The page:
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Societal Structure

Societal Structure


This lesson will provide information on how religion has influence on societal structure.

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Welcome to this tutorial on societal structure. Religions can work to increase the mobility of groups within society, or it can work to mitigate against social mobility. Some religious groups may have a higher status, and other religious groups may have a lower status, in various societies around the world. So sociologists of religion have tried to quantify and analyze the ways that religious affiliation can affect standing in society.

So we can say that there are certainly feedback loops between religion and inequality. But in retrospect, it may be difficult to tell whether a group is marginalized because of their religion, or whether they have chosen a particular religious affiliation because they are marginalized. So there's a sort of chicken and egg problem here.

Niebuhr, in the book Social Sources of Denominationalism, looked at what he called sectarian groups and those he called church-like groups. The sectarian groups tended to be of lower status. They tended to have a really pure rigid theology. In their church services, they tended to emphasize religion as relief of suffering. And they tended to have a high degree of tension with the surrounding society. This high tension means that they saw themselves as in conflict with the larger society. They saw themselves as running counter to the tendencies of society.

Church-like groups, however, tended to have higher status. They tended to have a professional clergy. Their theologies tended to legitimize the wealth that they had gained. In other words, these people saw themselves as the elect, who are deserving of their wealth. And they had a lower degree of tension with the surrounding society.

At the beginning of the 20th century, Catholics and evangelicals were generally lower status in America. But by the end of the century, that gap had almost completely disappeared. And perhaps this is because these groups were successful in being able to overcome the barriers to success in society.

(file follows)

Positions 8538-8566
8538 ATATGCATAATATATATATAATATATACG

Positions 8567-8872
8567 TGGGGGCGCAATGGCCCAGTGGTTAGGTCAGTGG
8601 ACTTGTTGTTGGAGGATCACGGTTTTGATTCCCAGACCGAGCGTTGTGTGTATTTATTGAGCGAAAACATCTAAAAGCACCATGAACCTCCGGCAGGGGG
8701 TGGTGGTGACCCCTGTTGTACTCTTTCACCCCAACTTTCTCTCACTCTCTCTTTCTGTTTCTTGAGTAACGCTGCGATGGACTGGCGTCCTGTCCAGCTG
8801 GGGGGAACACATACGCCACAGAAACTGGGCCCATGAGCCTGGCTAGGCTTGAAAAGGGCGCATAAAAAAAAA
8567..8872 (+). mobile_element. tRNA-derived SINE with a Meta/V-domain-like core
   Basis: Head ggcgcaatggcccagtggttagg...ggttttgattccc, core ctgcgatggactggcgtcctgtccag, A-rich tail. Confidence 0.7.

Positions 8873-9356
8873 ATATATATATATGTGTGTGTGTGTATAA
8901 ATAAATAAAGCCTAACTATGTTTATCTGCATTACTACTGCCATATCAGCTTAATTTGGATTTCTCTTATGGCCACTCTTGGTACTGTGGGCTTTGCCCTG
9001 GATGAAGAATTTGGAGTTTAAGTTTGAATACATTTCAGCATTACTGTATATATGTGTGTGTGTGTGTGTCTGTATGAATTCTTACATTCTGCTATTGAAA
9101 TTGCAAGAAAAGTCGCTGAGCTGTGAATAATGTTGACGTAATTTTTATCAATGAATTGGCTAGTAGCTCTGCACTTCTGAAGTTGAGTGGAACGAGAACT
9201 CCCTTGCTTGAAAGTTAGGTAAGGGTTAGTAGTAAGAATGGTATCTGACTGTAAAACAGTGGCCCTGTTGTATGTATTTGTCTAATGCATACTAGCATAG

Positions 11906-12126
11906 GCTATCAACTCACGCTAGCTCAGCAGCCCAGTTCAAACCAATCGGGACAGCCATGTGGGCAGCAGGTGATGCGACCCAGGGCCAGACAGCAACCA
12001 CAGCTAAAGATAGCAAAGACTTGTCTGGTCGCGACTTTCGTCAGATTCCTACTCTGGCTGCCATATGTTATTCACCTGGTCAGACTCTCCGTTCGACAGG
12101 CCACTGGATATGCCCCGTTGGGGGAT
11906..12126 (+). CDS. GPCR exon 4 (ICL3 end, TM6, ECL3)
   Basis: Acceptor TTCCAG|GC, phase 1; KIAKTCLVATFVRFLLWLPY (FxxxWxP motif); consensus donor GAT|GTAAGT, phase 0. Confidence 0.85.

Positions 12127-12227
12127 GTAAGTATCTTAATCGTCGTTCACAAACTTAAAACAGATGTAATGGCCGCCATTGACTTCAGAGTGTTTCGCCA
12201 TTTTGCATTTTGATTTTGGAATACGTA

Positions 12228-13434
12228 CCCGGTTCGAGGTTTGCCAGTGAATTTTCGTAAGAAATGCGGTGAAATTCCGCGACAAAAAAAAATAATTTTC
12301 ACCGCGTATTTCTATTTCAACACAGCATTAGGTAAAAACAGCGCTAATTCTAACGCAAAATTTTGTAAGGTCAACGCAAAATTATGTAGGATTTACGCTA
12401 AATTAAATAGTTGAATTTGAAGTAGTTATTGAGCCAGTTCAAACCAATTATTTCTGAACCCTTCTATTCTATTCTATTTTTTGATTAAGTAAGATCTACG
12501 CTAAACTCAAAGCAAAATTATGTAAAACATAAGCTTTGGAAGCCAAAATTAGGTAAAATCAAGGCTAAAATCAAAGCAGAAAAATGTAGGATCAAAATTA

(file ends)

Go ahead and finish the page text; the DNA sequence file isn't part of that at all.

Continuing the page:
We can take a look now at some examples from around the world. In Latin America today, for example, it is still very easy to measure the inequality that persists between those who are descended from the conquistadors in the 15th century and those who have indigenous heritage. In fact, all around the world, indigenous groups who were persecuted during the colonial period are still marginalized today. So, the Roman Catholic religion was used as a justification for persecuting those indigenous groups.

In India-- it is now illegal in India to discriminate based on caste. There have been a lot of reforms, but inequality still persists between the various castes and between people who belong to scheduled castes and the so-called untouchables, or dalits, in India.

In the Middle East-- one of the reasons why the prophet had to fight battles in the name of Islam is because Islam threatened the tribal system. The very wealthy tribes didn't want to give up their hold on power. And Islam was successful in reducing some of those inequalities.

So far we've said that sociologists of religion attempt to understand how religion can increase or discrease social mobility and social inequality. We gave examples of the United States in the denominational system within Christianity, where some denominations were favored by the poor, because they emphasized high tension with the society and gave the poor way to understand their suffering and to rise above it. We gave examples from around the world. In Latin America, inequality stemming from the colonial period. India, inequality stemming from the caste system. And the Middle East, where Islam was successful in reducing the inequality of the tribal system.

We have two vocabulary terms for this lesson. The caste system is a social system in which one's place in society is determined by one's birth, often by the social status of one's parents. So in India there are four main castes and also the untouchable casteless people. And the other term is equality-- the state of being equal or the treatment of all persons in the same way under the law. So there's also legal concepts of equality. But we all know that just having legal equality doesn't necessarily lead to equality in practice.

Terms to Know
Caste System

A social system in which one's place in society is determined by one's birth, often via the social status of one's parents.


The practice of militarily powerful nations' taking military and political control of another nation, state, territory, or unsettled land.


The state of being equal; the treatment of all persons in the same way under the law.